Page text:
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Davis A.M.,James Cook University | Lewis S.E.,James Cook University | Brodie J.E.,James Cook University | Benson A.,Herbert Cane Productivity Services Ltd
Science of the Total Environment | Year: 2014

Industry transitions away from traditional photosystem II inhibiting (PSII) herbicides towards an 'alternative' herbicide suite are now widely advocated as a key component of improved environmental outcomes for Australia's Great Barrier Reef and improved environmental stewardship on the part of the Queensland sugar industry. A systematic desktop risk analysis found that based on current farming practices, traditional PSII herbicides can pose significant environmental risks. Several of the 'alternatives' that can directly fill a specific pre-emergent ('soil residual') weed control function similar to regulated PSII herbicides also, however, presented a similar environmental risk profile, regardless of farming systems and bio-climatic zones being considered. Several alternatives with a pre-emergent residual function as well as alternative post-emergent (contact or 'knockdown') herbicides were, predicted to pose lower environmental risks than the regulated PSII herbicides to most trophic levels, although environmental risks could still be present. While several herbicides may well be viable alternatives in terms of weed control, they can still present equal or possibly higher risks to the environment. Imposing additional regulations (or even de-registrations) on particular herbicides could result in marginal, and possibly perverse environmental impacts in the long term, if usage shifts to alternative herbicides with similar risk profiles. Regardless of any regulatory efforts, improved environmental sustainability outcomes in pesticide practices within the Great Barrier Reef catchment area will hinge primarily on the continuing adoption of integrated, strategic pest management systems and technologies applied to both traditional and 'alternative' herbicides. One of the emerging policy challenges is ensuring the requisite technical and extension support for cane growers to ensure effective adoption of rapidly evolving farming system technologies, in a very dynamic and scrutinised herbicide management environment. © 2014 Elsevier B.V. Source

Schroeder B.L.,BSES Ltd | Wood A.W.,CSR Sugar | Sefton M.,Herbert Cane Productivity Services Ltd | Hurney A.P.,BSES Ltd | And 2 more authors.
32nd Annual Conference of the Australian Society of Sugar Cane Technologists 2010, ASSCT 2010 | Year: 2010

THE QUEENSLAND Government has developed a Reef Protection Package aimed at enhancing the water quality and health of the Great Barrier Reef Lagoon. It has focused on nitrogen (N) and phosphorus (P) inputs within the sugarcane production system as these two nutrients have been identified as posing the greatest risk to water quality in the Great Barrier Reef lagoon. Over the past decade, BSES Limited and its collaborators have developed the SIX EASY STEPS program to underpin the adoption of sustainable nutrient management practices in sugarcane production. The nitrogen (N) guidelines within the SIX EASY STEPS program are based on a combination of district yield potential (DYP) and a soil N mineralisation index. This paper describes the concepts of estimated highest average annual district yield (EHAADY) and DYP and relates these to average annual yields at a range of levels within sugarcaneproducing districts in Queensland. Mill statistics data indicated that the established EHAADY values used within the SIX EASY STEPS program are appropriate for the various districts within the Queensland sugarcane industry. Data from sub-districts indicated that DYP values, determined as EHAADY multiplied by a factor of 1.2, are realistic, particularly when individual farm data are considered. It was found that the average sugarcane yields on a substantial number of farms reached or exceeded the established DYP value during seasons that were characterised by favourable rainfall conditions. DYP was not reached on the majority of farms during seasons with unfavourable rainfall patterns (which could include high, low or unevenly distributed annual rainfall). Sugarcane yield plotted against block numbers for particular soil types illustrated the reason why actual yield should not be used as a basis for determining N input. The difficulty of predicting seasonal weather conditions curtails our ability to formulate N input strategies prior to a particular growing season. This means that the only appropriate management option is to apply fertiliser with the aim of producing an optimum / sustainable sugarcane crop and to assume that the forthcoming season will be characterised by favourable weather conditions (particularly rainfall). Further R&D is required to assess the inclusion of accurate seasonal climate forecasting into the SIX EASY STEPS package to assist in guiding N inputs. Source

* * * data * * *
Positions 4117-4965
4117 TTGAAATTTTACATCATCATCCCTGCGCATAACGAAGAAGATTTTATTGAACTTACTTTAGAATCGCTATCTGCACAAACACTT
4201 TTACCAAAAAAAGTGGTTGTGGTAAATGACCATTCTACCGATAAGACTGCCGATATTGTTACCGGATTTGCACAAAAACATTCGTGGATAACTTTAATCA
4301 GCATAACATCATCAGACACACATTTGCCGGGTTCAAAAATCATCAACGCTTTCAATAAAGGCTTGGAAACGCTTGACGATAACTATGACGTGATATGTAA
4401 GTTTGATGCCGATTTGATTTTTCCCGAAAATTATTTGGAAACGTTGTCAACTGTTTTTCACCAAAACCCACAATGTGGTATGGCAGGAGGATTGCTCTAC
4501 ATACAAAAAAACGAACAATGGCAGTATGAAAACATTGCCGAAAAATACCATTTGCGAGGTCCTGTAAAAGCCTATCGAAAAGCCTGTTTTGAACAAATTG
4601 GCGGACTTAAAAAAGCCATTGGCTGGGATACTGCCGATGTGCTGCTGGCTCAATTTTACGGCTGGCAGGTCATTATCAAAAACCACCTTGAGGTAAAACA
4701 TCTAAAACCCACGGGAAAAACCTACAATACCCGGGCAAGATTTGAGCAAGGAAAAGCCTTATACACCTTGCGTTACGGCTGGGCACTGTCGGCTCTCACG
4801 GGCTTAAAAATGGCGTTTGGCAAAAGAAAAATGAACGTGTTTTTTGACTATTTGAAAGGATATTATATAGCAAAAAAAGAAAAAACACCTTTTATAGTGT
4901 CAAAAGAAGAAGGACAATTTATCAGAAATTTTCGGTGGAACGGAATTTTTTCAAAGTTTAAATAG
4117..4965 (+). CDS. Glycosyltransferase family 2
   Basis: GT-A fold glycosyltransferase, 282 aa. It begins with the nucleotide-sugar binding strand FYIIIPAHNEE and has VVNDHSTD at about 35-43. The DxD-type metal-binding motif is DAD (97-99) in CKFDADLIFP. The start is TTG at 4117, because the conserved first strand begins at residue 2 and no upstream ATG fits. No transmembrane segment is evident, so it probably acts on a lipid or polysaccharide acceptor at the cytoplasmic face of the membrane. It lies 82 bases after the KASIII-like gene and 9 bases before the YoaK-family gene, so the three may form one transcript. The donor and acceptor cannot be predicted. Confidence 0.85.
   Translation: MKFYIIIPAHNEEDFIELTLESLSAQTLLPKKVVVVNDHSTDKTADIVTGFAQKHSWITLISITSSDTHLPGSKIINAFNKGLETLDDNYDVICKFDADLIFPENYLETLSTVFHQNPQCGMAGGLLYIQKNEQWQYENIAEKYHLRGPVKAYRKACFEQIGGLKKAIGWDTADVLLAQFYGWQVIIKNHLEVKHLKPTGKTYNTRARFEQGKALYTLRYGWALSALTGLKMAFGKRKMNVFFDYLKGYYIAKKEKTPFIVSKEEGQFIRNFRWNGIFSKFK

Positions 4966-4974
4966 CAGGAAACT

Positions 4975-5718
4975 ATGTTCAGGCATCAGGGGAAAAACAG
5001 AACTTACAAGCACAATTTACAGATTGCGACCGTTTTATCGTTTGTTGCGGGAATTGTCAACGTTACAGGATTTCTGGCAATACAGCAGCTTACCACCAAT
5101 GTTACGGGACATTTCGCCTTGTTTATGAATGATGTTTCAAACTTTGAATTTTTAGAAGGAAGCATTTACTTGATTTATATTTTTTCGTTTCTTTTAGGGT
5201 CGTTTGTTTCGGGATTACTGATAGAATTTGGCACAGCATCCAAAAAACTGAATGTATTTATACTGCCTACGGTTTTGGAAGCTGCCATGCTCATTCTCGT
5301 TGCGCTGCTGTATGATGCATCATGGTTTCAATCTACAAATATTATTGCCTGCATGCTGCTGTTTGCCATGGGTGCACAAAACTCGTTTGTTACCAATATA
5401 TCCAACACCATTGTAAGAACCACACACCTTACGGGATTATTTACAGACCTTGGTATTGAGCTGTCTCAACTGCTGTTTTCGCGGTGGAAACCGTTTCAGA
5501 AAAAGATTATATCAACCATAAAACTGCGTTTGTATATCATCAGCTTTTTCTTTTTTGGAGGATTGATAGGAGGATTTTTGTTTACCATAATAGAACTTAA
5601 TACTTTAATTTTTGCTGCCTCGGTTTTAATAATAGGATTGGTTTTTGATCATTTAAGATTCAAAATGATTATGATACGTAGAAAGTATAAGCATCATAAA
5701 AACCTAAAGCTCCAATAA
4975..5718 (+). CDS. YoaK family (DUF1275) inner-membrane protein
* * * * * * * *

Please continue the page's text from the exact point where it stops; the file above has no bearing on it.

Cox M.C.,SRA International, Inc. | Wei X.,SRA International, Inc. | Stringer J.K.,SRA International, Inc. | Croft B.J.,SRA International, Inc. | And 2 more authors.
Proceedings of the 36th Conference of the Australian Society of Sugar Cane Technologists, ASSCT 2014 | Year: 2014